I don’t generally go into the personal details of my life in this blog, but this is one of those moments. Apologies if you are here for tech/WordPress-related stuff, and real-world stuff bums you out.
I turn 45 this year, and that moment in my 16-year-old life is still as vivid to me today as it was then.
The argument itself was stupid, the spelling of a word is hardly something to get into a fight about. But as always, when my father was challenged, he got angry, and his anger led to violence.
It was a slap, across my stepmother’s face, but at that moment, all the stories I had heard about him from my mother and grandmother became real. My father was an abuser, he physically abused women.
My parents divorced when I was less than a year old, so I never really had the best relationship with him in the first place. But if their fathers are present, young boys will always look up to them, no matter how bad the relationship is.
That day my entire perception of what is right, wrong, truth, and lies solidified. It was made worse a few weeks/months later when, after I’d told him through a proxy that I didn’t want to see him again, I ran into him, and was offered the opportunity to confront him. And I did. And as he stood there in front of me, denying what had happened, trying to convince me that what I had seen and experienced was not real, I learned what gaslighting was, before I’d even heard the word. I ran away screaming and I’ve probably not stopped running since.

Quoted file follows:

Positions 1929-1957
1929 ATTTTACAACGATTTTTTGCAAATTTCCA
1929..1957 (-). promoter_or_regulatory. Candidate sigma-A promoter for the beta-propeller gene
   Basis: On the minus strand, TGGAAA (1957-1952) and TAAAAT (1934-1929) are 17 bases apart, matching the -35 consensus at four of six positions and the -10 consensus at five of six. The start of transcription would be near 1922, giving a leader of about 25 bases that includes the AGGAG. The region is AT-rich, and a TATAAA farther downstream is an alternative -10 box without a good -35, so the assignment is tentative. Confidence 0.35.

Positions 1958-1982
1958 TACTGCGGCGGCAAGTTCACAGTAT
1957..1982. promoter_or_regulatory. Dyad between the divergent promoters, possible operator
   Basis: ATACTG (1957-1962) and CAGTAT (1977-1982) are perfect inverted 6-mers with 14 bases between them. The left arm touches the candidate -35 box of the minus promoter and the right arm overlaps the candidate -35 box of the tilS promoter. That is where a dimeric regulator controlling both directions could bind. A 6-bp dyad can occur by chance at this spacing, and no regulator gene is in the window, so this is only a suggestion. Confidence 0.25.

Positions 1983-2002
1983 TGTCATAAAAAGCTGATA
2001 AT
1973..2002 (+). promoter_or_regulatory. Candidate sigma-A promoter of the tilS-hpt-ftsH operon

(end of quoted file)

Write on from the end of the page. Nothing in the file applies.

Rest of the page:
The worst part? When those around me who I trusted to be my elders, leaders, and people who I looked up to, instantly believed him before even asking me for my story.
It’s the reason I have a largely unhealthy trust in people, especially other males. It’s the reason I tend to stick to myself, and only come out of my shell in spaces where I feel safe. It’s the reason I spent much of my adult life learning martial arts for self-defense to build my confidence and then trying to teach those same lessons to other children. It’s the reason that whenever I see or hear of similar stories, I want to find the people responsible, and beat the ever-loving crap out of them, even though I know this is the wrong solution to the problem.
It is the reason that I will always believe women, people of color, different races, beliefs, gender orientation, whatever I hear their stories. It is because I know what it’s like to be on the receiving end of toxic masculinity.
If you hear a story about abuse, and your gut response is to believe the abuser, because he is “well known” or “well respected”, then I challenge you to rethink how you see the world. Not because you feel sorry for me, but because the next person who suffers abuse could be someone you care for, and you could have stood against it instead of allowing it.